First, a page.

The Caledonian is what all Scottish pubs ought to be; charming, warm and true to its heritage. Full blooded Scottish owners, Donna and David Wolff offer a warm hospitality that seems as much an import as is the nation's worth of Scotch Whiskys behind the bar. Regulars are greeted by name and the Wolff's effortlessly introduce seatmates to each other and will even get conversations rolling amongst strangers.
The pub serves as a beacon for expats and travelers (Belle & Sebastian stops in when they're in town) looking for familiar comforts of home. The handsome interior is filled with hand milled wood furnishings, a fireplace, books and all sorts of ephemera imported from across the pond.
Full disclosure, I've been here before, (many times in fact) but embarrassingly, I've never had the nerve to try the Haggis ($16). Something about its description; savoury lamb and oat pudding cooked in a sheep's stomach lining has never really appealed to me. And though I have no basis for comparison, I suspect this is the place for the uninitiated to try it. The Caledonian serves up 50-60lbs each week, peaking the week of Robbie Burns, when they do more like 500lbs.
On this most recent visit, I've been coaxed into ordering it (how could I do The Caledonian any justice by excluding it?) and am surprised when the beautiful dish is set before me. The casing is removed before plating and it's piled high on a mound of neeps and tatties (turnips and potato mash) and garnished with parsnip chips. Oh, and it's delicious too. Not all that unlike kishka, and dare I say familiar even after a few years of developing a taste for offal?
For those still timid, The Taste of Scotland ($16) offers a more compact introduction. Served on a sharable board, bite-sized fried haggis fritters, sausage rolls and a Scotch egg are accompanied by mustard and gravy for dipping.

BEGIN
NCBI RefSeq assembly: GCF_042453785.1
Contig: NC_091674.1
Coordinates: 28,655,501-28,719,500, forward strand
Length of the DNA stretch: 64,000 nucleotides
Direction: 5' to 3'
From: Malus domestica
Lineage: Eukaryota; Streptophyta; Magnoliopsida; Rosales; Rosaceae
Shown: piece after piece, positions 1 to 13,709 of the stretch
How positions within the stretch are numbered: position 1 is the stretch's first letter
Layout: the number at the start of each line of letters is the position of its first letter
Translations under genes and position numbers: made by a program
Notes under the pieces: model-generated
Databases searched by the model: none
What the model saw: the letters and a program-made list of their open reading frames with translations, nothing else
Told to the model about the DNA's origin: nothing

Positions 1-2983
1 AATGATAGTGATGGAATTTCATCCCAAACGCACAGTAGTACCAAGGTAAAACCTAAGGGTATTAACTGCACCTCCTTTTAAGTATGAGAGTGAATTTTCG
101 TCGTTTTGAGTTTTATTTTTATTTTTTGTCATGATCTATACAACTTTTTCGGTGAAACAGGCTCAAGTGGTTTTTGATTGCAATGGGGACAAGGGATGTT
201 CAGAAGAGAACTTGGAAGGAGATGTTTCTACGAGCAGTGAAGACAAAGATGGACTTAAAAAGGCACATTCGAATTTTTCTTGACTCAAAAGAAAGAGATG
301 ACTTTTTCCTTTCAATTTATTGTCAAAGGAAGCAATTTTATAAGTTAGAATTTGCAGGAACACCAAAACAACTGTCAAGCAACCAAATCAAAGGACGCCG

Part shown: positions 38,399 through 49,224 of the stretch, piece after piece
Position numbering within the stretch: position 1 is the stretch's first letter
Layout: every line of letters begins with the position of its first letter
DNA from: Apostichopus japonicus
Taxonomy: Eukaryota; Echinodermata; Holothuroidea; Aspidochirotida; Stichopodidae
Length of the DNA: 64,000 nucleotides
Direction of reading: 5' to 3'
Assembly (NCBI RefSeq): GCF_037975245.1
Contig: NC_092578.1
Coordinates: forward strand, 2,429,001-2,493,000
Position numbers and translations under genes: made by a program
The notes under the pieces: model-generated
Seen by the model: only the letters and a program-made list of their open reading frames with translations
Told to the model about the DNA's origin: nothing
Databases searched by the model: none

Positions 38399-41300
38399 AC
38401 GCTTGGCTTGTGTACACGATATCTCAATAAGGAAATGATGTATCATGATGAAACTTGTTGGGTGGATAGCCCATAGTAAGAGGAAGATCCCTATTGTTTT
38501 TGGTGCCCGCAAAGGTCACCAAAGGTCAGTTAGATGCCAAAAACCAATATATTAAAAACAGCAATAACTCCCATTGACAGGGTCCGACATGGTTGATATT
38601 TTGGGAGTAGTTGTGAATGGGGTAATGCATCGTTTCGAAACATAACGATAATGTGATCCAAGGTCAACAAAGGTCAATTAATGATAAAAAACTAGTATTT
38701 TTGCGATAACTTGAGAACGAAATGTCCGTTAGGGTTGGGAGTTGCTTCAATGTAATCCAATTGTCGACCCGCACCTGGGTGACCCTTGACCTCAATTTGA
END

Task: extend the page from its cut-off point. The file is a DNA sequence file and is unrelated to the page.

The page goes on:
From the menu of starters, the Ardbeg Smoked Salmon ($12) is one of few lighter plates. The fish, smoked in house, sits on a potato and avocado salad dressed with dill, capers and chopped red onion and drizzled with a mustard vinaigrette.
While the menu takes advantage of locally sourced products, it stays true to its Scottish heritage with only a few liberties. For example, I'm told that salad isn't really typical of most Highlander diets, but on this menu, the Roasted Heirloom Beet and Feta Salad ($9) is a lovely example that utilizes root vegetables that would be native to the British Isles.
The bar menu is an expat's dream, flush with almost 200 bottles of malt whiskys and Scottish draught beers -- some are even exclusive to this North American location alone. Though there's seemingly always a reason to celebrate (made up or not), tasting events hosted by distillers have proved especially popular. The monthly Women & Whisky nights have sold out steadily since their inception.
The patio tucked in the back is a hidden gem that I'm reluctant to share. It's thoughtfully landscaped and offers ample seating in both sun and shade, not to mention the Scottish themed decor is carried out in full force back here too.
The Caledonian is open for drinks and dinner starting at 4 or 5pm week round.
Photos by Morris Lum